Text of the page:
That which you resist, persists.
Imagine you are above your natural, healthy weight. You’re trying to change that for the good, but it’s an ongoing struggle. It persists.
Are you resisting something in that struggle? Getting clear on that could smooth the way to reaching your goal.
- Do you resist your natural genetics?
If we go against what we’re designed to look like, this is generally a guaranteed-to-last struggle. It’s important, however, to recognize that our natural genetics can be mightily altered in an undesirable way by our lifestyle. That is, our weight struggles might reflect too much of some things (highly processed foods, stress) and too little of others (whole foods, physical activity, stress management). Many of us get caught up in these excesses and deficiencies because we’re trying to follow diet rules that just don’t work for us. We end up feeling deprived of what we want to eat and don’t want to exercise because we’re doing it only to burn calories. We’re actually resisting the rules, and overcoming that resistance often involves changing attitudes about food, eating and exercise as a first step.
- Do you resist your appetite?
Appetite is like breathing, a natural part of life. If we always trying to control or curb our appetite, what does that mean? To me, it means we’re caught up in misinformation about how we should be around food, misinformation that generally is about as non-supportive as you can get.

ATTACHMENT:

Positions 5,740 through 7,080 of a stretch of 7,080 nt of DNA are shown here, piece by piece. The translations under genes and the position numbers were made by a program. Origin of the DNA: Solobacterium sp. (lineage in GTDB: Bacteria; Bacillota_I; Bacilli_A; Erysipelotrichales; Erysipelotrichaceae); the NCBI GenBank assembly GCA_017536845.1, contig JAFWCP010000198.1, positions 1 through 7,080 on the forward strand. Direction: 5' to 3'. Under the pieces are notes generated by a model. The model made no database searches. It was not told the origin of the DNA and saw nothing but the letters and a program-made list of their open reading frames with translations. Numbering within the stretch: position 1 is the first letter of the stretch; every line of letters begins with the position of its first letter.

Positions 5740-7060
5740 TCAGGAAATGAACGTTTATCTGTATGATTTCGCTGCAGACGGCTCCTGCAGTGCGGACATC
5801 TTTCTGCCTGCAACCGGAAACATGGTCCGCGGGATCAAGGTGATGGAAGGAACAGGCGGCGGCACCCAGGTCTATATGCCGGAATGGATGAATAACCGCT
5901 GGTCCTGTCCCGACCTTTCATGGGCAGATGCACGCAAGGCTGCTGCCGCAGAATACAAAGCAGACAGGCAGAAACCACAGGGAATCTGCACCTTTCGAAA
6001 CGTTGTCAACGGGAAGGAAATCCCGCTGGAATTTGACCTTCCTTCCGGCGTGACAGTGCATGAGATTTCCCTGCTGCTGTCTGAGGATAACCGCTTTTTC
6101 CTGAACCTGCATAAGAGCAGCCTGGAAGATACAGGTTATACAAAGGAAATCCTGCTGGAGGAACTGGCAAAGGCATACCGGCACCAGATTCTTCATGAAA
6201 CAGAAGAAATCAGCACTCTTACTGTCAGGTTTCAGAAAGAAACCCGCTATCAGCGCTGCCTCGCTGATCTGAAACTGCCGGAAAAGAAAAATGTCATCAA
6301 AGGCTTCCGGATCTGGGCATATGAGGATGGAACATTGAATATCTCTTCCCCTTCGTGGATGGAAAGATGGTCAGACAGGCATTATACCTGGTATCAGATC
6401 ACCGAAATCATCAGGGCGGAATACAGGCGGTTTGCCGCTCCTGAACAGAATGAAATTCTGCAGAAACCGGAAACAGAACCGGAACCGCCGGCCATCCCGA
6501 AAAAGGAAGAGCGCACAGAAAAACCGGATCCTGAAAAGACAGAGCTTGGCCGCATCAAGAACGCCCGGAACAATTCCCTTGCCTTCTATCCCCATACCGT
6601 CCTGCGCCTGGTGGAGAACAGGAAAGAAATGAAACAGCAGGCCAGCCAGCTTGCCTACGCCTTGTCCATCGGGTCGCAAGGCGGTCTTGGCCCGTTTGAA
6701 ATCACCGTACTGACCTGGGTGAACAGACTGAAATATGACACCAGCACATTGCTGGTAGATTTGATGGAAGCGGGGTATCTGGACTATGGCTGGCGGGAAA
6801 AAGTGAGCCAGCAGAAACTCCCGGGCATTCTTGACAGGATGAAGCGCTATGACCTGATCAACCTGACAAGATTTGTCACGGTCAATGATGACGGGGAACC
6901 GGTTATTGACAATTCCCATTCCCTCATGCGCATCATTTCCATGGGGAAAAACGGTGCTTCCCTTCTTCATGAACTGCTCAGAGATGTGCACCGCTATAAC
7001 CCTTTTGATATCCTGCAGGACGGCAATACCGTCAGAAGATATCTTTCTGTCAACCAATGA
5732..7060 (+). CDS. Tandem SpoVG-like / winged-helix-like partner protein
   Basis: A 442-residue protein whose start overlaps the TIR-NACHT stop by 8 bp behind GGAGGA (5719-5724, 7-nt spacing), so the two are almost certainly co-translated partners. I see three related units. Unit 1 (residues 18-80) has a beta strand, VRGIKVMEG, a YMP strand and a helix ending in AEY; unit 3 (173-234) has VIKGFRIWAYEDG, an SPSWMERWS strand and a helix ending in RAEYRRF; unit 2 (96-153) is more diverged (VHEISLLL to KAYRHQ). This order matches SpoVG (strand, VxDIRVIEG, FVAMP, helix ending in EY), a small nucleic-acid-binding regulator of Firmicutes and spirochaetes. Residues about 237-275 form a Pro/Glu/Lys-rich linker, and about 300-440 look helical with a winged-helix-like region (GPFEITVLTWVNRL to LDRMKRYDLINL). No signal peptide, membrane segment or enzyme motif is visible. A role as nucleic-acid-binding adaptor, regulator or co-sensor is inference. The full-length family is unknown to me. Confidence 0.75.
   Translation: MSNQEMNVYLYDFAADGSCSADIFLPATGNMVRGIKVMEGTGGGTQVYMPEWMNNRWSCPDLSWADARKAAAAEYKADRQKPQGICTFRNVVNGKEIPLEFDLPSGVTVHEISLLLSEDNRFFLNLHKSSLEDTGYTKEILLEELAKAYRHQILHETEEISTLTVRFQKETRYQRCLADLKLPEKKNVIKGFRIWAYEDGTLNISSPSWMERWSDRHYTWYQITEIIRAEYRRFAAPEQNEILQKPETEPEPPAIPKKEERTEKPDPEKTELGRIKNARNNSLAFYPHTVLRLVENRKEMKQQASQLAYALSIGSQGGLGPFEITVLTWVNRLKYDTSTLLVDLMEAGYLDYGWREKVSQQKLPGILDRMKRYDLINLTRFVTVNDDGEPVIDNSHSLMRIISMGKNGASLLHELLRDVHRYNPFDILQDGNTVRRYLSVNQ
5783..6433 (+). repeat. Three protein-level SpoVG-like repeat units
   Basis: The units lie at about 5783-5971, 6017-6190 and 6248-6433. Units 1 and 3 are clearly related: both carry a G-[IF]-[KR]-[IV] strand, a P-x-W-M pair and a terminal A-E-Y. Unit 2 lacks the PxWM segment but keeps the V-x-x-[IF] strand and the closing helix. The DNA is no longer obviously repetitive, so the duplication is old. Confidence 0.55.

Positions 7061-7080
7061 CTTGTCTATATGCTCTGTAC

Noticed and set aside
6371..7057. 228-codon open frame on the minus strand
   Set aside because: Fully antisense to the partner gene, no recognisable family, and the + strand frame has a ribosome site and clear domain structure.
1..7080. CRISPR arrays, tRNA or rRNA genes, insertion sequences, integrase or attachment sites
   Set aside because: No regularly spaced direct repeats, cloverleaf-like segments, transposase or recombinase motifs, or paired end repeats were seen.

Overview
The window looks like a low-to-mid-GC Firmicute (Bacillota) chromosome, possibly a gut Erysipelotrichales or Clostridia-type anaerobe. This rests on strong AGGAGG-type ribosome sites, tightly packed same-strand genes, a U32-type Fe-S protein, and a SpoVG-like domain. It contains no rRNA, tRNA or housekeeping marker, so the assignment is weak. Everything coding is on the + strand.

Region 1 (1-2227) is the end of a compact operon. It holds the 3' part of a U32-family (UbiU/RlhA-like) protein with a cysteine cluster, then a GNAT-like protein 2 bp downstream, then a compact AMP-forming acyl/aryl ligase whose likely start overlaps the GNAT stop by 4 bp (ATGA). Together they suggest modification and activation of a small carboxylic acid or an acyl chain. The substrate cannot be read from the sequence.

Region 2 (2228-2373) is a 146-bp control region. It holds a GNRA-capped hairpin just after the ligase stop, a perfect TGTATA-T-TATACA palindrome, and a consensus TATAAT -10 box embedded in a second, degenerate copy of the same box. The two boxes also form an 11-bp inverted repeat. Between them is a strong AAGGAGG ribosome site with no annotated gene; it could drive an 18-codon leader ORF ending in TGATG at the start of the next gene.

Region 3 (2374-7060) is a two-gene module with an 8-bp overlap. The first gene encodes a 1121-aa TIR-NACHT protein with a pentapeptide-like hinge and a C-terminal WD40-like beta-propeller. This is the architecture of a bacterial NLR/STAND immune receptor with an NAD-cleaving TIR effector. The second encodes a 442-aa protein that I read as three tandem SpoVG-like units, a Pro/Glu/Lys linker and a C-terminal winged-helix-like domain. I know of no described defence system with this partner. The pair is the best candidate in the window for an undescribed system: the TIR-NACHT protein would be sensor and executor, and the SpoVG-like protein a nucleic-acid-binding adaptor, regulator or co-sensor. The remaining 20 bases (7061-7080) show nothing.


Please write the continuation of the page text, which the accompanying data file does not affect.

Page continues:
- Is societal opinion at the root of your struggle?
The notion that we should all look a certain way, be a certain size, deserves resistance. But if the statement that resistance = persistence is true, we need to find out a way to make the resistance work for us, not against us. We need to find a way to make it support our well-being. Which brings me to the next point.
- Is it how you feel about yourself and your body?
So many of us are consumed with hate for our current body shape/size, and it colors all our actions. What if we were to stop the hate, accepting ourselves now, as we are? This doesn’t mean we necessarily have to like where we are, or that we wouldn’t benefit from change. What it really means is that we don’t put the barrier of despair in our way. Because non-acceptance, aka body hate, often leads to despair, which often means defeat.
It can help to recognize, too, that accepting ourselves doesn’t mean change can’t happen. Actually, it’s the opposite. It can mean the struggle disappears, and that makes change easier. Once we accept what is, we can move on to exploring what doesn’t work and how best to make it work. We’re not circling around denial of what is but moving on to what can be.
What does acceptance when it comes to weight and body size look like for you?
Marsha Hudnall, MS, RD, CD co-owns Green Mountain at Fox Run, a Vermont retreat for women who struggle with overeating and weight. Founded in 1973, Green Mountain pioneered the non-diet approach and has helped thousands of women establish healthy relationships with food, eating behaviors and their bodies to achieve a healthy weight. Marsha can be reached at email@example.com or (800) 448 8106.
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